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Dictionary of World Biography
earliest examples of a picture by a famous artist being
used for such a purpose. He married (1854) *Ruskin’s
former wife, Euphemia (Effie) Gray. After *Leighton’s
sudden death in January 1896, Millais was elected
President of the Royal Academy, then died himself
in August.
Miller, Joaquin (Cincinnatus Heine Miller) (1841?1913). American poet. His adventurous life among
the Indians is reflected in his Songs of the Sierras
(1871).
Fleming, G. H., John Everett Millais: A Biography.
1998.
Miller, Sir Jonathan Wolfe (1934– ). English director
and physician. Educated at Cambridge and London,
he appeared with Alan *Bennett, Peter Cook and
Dudley Moore in the review Beyond the Fringe 1961–
64. He was an outstanding director of plays and
operas, while also teaching and pursuing research in
neurophysiology. He wrote books on psychology and
physiology and presented many television programs.
Millay, Edna St Vincent (Mrs E. J. Boissevain)
(1892–1950). American poet. Her verses, often in
sonnet form, are intensely lyrical and derive in spirit
and technique from the Elizabethans. She also wrote
short stories and plays, e.g. The Murder of Lidice
(1942), and translated *Baudelaire’s Flowers of Evil.
Miller, Arthur (1915–2005). American author. He
wrote a number of powerful plays, some of which
were filmed. They include All My Sons (1947), Death
of a Salesman (which won the 1949 Pulitzer Prize),
The Crucible (1953), based on the Salem witch
trials, with uncomfortable parallels to McCarthyism
(*McCarthy), filmed by a French company as
Les Sorcieres de Salem, and A View from the Bridge
(1955). He also wrote the novel Focus (1945). He
married (1956) the film actor Marilyn *Monroe and
following her death wrote After the Fall.
Miller, A., Timebends. 1987.
Miller, Glenn (1904–1944). American dance-band
leader, trombonist and composer. He formed his
own band in 1938 and became world famous for a
sweet orchestral sound, mainly saxophones, which
was unique. He was made leader of the US Air Force
Band in Europe during World War II and disappeared
on a flight from England to France. His posthumous
popularity increased. His style and sound have been
widely imitated and reproduced.
Miller, Henry (1891–1980). American writer, born
in New York. He lived in Paris (1930–39) and later
settled in California. His works are largely a passionate
indictment of modern, especially American,
civilisation, and an equally passionate affirmation of
what is called the Bohemian life. His novels (largely
works of heightened personal reminiscence) include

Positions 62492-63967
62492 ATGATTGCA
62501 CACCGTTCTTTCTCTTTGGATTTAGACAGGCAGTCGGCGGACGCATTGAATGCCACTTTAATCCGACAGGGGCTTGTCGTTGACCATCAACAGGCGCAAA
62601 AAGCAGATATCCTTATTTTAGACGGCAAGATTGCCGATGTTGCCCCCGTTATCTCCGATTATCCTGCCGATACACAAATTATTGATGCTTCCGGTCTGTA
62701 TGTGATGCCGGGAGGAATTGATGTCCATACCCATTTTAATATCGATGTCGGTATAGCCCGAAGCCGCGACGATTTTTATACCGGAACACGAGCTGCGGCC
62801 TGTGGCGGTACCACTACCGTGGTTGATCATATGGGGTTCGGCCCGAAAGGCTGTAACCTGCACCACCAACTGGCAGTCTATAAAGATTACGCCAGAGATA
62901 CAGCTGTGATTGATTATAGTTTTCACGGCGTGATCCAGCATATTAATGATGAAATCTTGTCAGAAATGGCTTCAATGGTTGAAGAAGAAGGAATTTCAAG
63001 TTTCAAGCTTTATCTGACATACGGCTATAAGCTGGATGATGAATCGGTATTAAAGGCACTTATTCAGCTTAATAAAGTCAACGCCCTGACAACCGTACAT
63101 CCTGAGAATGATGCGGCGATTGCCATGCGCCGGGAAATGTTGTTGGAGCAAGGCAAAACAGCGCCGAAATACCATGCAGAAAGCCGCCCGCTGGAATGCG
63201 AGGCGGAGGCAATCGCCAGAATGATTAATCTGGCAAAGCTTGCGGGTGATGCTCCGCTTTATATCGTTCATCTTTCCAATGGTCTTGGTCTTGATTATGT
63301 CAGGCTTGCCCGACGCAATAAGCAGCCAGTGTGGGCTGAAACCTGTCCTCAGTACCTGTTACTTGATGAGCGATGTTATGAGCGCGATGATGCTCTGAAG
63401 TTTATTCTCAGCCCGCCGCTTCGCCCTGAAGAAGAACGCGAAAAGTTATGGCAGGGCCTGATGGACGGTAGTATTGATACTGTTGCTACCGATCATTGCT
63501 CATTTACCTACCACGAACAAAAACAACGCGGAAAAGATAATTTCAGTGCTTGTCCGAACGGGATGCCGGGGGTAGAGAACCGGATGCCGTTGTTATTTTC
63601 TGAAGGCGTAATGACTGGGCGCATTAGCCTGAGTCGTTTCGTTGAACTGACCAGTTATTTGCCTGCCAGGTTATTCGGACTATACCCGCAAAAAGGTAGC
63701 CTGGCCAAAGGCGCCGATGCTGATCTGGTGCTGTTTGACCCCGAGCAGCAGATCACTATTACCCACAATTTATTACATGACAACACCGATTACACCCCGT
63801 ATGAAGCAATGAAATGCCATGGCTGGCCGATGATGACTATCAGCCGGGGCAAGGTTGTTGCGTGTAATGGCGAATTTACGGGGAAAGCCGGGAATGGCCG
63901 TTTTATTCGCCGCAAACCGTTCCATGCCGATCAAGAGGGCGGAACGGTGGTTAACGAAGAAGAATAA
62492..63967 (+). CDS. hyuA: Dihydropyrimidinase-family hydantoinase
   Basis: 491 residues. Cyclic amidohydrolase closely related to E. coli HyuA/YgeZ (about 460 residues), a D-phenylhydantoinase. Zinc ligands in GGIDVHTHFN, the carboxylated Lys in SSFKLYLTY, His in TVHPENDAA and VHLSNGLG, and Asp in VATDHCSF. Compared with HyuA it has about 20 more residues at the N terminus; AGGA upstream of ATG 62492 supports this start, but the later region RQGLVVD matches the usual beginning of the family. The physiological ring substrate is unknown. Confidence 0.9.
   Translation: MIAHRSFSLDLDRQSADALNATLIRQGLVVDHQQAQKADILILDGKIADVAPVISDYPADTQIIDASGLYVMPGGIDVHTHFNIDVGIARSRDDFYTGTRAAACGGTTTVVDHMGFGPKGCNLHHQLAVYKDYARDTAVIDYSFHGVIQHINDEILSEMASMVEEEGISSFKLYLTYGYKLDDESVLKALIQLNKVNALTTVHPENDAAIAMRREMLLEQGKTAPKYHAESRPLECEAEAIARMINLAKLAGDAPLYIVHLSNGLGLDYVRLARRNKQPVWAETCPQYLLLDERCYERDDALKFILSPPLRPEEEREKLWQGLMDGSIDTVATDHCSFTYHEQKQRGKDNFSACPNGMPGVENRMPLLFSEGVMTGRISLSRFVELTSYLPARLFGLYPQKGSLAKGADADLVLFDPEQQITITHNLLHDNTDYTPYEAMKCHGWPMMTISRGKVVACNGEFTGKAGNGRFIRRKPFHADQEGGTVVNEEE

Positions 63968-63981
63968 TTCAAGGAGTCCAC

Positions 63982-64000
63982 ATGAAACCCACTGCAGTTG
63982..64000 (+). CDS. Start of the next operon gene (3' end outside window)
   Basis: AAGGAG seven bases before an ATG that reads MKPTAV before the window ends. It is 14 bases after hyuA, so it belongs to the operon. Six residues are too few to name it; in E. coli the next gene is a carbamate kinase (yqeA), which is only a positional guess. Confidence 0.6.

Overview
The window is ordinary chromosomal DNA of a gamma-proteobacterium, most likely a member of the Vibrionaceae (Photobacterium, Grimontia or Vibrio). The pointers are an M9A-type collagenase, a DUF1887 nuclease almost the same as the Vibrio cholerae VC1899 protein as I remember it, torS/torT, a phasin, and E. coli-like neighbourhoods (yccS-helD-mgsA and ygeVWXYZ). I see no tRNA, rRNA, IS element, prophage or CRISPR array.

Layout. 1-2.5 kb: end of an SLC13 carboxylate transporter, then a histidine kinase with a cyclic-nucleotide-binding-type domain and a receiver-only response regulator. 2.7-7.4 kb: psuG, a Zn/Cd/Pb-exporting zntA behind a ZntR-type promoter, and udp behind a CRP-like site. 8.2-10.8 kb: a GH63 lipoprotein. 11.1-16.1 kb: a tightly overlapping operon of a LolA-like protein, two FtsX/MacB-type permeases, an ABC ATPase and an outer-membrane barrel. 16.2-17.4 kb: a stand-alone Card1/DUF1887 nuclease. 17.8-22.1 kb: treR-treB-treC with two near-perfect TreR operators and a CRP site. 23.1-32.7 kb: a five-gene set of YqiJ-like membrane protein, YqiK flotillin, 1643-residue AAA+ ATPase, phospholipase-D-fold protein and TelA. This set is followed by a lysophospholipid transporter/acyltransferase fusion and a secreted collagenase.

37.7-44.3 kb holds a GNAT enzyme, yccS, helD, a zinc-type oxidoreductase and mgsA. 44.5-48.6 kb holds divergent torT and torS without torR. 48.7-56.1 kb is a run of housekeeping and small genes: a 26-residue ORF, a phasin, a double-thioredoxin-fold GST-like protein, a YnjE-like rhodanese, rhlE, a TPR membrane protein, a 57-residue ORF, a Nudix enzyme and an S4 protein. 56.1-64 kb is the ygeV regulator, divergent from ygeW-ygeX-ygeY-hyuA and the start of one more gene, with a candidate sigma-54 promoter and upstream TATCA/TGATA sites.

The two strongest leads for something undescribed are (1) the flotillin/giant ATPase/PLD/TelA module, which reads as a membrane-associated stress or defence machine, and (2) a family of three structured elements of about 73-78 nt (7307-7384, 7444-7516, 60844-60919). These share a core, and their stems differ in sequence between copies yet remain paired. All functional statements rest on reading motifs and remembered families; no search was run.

Tropic of Cancer (1934) and Tropic of Capricorn
(1938). Other works include The Colossus of Maroussi
(1941), describing travels in Greece, and The AirConditioned Nightmare (1945). The early novels, first
published in Paris, were banned as obscene in the US
and Britain until 1961.
Gordon, W. A., The Mind and Art of Henry Miller.
1968.
Miller, Jacques Francis Albert Pierre (1931– ).
Australian medical scientist, born in Nice. He
discovered the function of the thymus and received
the 2001 Copley Medal.
578
Marberry, M., Splendid Poseur. 1953.
Miller, J(oseph) Irwin (1909–2004). American
industrialist. Educated at Yale, he was a Rhodes
Scholar at Oxford. He worked for the Cummins
Diesel Engine Co. Inc in Columbus, Indiana, from
1934 and was Chief Executive 1944–77, making it an
exemplary employer of women and blacks, promoting
the arts, environment and civic improvement. He
undertook many commissions for the US Government
– on housing, urban affairs, trade, health, money
and credit. A gifted linguist, musician and executive
member of the World Council of Churches 1961–68,
he refused to enter political life.
Miller, Stanley Lloyd (1930– ). American chemist.
Educated at Chicago, he was a student of *Urey and
became a professor at the University of California.
He found that by creating a ‘primordial’ atmosphere
of hydrogen, ammonia and methane, mixing this
with distilled water, and exposing the combination
to repeated electrical discharges, simple amino acids
could be produced, suggesting a likely explanation
for the development of life forms on Earth
(A. I. *Oparin).
Millerand, (Etienne) Alexandre (1859–1943).
French politician. A lawyer, he entered (1885) the
Chamber of Deputies as a member of the extreme left
and tried to unify the Socialist groups. From 1899 he
held several ministerial offices including the Ministry
of War at the beginning of World War I. After the
war he reorganised the administration of Alsace
and Lorraine, regained from the Germans. Elected
President in 1920, he was forced to resign (1924)
after the ‘left’ victory in the parliamentary elections,
but became a senator 1925–40.
Millet, Jean François (1814–1875). French painter.
The son of a Normandy peasant, he idealised the life
of the labourer in such pictures as The Angelus and
The Man With a Hoe, painted with a deep religious
sense but with a sentimentality which has alienated
later generations. He lived for many years (from
1849) at Barbizon, a small town near Fontainebleau
which gave its name to the ‘school’ of landscape
painters gathered there. He was a profound influence
on van *Gogh.